Walmart seeks to make optical care more affordable
BENTONVILLE, Ark. Committed to helping Americans save on out-of-pocket healthcare costs, Walmart announced Thursday it has sharply reduced what customers pay for both contact lenses and youth eyewear.
In an effort to further drive down health care costs, Walmart and 1-800 CONTACTS are working together to help more Americans save as much as 12% to 50% on the costs of a yearly supply of contact lenses.
Walmart’s program with 1-800 CONTACTS offers the convenience of high quality care provided by some of the nation’s finest independent eye doctors, combined with customer support offered by 1-800 CONTACTS’ 24-hour online and telephone customer service representatives to all Walmart customers. Walmart and 1-800 CONTACTS estimate that customers have already saved more than $25 million since the program began rolling nationwide in January 2010.
“At a time when every penny counts, contact lens wearers want to save money and get brand name contact lenses conveniently,” said Jonathan Coon, CEO 1-800 CONTACTS. “We are proud to be working with Walmart. Together, we have eliminated the hassle of mail-in rebates and replaced them with instant savings at the register. Our alliance improves access and lowers costs – enabling contact lens wearers to replace their lenses more frequently and live healthier lives.”
To help families during tough economic times, Walmart has also lowered prices on quality eyewear for children 18 years old and younger. Year-round, parents and caregivers will find youth frames and lenses for as low as $39. Walmart will also provide a one year guaranteed free replacement if the glasses are damaged.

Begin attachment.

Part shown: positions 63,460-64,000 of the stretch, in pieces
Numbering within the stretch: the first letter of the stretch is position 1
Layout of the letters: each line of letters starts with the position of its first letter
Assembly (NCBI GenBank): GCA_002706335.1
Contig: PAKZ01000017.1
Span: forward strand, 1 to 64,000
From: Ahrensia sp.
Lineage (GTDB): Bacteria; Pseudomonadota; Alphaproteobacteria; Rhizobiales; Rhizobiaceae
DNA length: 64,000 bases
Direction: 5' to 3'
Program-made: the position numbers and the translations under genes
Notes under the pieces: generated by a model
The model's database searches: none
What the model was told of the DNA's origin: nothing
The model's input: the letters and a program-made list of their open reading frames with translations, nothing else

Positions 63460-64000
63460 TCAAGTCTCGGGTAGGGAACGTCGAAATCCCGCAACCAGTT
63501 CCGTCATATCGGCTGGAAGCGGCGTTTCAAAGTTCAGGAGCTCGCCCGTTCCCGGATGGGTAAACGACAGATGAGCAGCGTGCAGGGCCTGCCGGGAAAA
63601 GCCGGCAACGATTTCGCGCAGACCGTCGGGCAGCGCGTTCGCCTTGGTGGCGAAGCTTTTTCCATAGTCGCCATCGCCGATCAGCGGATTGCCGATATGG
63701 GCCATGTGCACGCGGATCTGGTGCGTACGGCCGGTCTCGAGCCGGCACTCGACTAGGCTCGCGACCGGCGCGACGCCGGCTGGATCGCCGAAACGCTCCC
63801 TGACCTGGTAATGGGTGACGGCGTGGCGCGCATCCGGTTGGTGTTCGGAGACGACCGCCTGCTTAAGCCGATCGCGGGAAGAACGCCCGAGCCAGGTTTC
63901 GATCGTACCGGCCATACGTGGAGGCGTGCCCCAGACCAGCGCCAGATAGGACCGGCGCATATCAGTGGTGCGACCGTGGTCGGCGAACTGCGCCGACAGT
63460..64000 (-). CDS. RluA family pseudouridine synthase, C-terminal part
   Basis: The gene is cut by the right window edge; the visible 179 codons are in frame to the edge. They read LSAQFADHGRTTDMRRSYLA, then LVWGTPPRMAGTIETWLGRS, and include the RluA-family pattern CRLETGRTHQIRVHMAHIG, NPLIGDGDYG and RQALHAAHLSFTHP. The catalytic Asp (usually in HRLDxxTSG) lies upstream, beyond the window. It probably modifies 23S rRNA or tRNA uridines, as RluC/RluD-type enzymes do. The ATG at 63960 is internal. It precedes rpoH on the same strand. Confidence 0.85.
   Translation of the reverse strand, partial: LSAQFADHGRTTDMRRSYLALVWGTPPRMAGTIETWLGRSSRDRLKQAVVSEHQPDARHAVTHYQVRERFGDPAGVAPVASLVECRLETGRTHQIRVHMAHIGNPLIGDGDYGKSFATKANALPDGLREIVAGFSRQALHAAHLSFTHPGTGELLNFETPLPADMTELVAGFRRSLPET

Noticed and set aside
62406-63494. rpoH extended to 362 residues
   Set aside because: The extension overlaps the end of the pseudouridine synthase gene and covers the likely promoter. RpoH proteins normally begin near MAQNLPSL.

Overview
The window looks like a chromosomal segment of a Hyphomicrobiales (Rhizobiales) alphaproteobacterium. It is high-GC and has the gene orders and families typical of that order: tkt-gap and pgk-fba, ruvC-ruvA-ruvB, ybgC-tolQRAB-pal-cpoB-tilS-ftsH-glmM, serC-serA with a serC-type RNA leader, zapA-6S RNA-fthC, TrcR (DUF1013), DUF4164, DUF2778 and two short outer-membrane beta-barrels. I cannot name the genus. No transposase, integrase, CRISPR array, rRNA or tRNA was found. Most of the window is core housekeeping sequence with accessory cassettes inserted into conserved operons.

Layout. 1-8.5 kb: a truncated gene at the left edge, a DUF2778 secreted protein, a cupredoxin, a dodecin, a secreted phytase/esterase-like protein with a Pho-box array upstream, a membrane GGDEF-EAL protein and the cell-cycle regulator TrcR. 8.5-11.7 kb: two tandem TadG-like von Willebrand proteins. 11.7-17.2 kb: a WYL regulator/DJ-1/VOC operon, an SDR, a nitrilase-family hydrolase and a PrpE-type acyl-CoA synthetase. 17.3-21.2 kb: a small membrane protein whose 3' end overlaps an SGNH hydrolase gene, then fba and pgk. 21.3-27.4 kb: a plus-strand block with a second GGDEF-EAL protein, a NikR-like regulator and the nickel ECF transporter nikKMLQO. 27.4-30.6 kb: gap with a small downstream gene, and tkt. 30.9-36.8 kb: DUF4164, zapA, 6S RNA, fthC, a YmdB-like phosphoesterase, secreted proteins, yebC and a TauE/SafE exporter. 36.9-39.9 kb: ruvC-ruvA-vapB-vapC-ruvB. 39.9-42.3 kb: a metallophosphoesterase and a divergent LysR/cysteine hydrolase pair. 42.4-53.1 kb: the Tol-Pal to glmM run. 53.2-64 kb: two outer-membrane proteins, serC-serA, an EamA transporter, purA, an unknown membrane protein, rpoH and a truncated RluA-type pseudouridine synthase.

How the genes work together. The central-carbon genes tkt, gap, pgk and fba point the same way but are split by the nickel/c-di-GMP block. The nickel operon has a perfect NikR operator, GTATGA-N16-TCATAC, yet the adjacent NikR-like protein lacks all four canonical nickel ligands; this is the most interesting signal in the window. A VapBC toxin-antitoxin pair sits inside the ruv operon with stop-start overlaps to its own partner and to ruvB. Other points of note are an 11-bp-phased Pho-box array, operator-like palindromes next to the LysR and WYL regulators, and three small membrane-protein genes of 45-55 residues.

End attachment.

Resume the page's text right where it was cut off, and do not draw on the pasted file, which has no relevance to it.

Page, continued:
Walmart Vision Center customers will find 18 different youth frame styles and colors for only $10. Additionally, customers have three youth lens options, ranging from $29 to $79.
Cystic Fibrosis Foundation to receive prestigious health care award
BETHESDA, Md. The Cystic Fibrosis Foundation will be honored in Washington, D.C., for remarkable leadership in improving the quality of care for people living with cystic fibrosis, by the National Committee for Quality Assurance.
The NCQA is a private, not-for-profit organization devoted to improving the quality of health care by elevating the issue to the national level. Each year, the organization presents Health Quality Awards to individuals and organizations that show an ongoing commitment to improving the quality of health care. Previous award recipients include Sen. Edward M. Kennedy, Gov. Arnold Schwarzenegger, and actress and advocate Mary Tyler Moore.
The Foundation was among the first health organizations to publish health outcomes data for its accredited care centers. The data is updated annually so people with CF can track the progress of their individual care centers.
“We are honored to receive the Health Quality Award from NCQA for driving improvements in care for people with cystic fibrosis,” said Bruce Marshall, M.D., VP clinical affairs for the Cystic Fibrosis Foundation. “Increasingly, we’re learning that quality improvement efforts when applied to a chronic disease can have a dramatic impact on patients’ lives.”
The Foundation supports and accredits a nationwide network of more than 115 care centers, which provide vital treatments and resources to patients and families. In 2002, the Foundation launched its quality improvement program to accelerate improvement in care. Since that time, key indicators of health for people with cystic fibrosis — including lung function and nutritional status — have increased across the Foundation’s care center network. Improved lung function and nutrition leads to added years of life.
Take Care opens clinic in Chicago
CONSHOHOCKEN, Pa. Take Care Health Systems, which is owned by Walgreens, has announced the opening of a new clinic in the Chicago area.
With the new opening, the clinic operator now has 35 clinics in that market.
In total, Take Care Health now has 340 clinics in 35 markets throughout 19 states.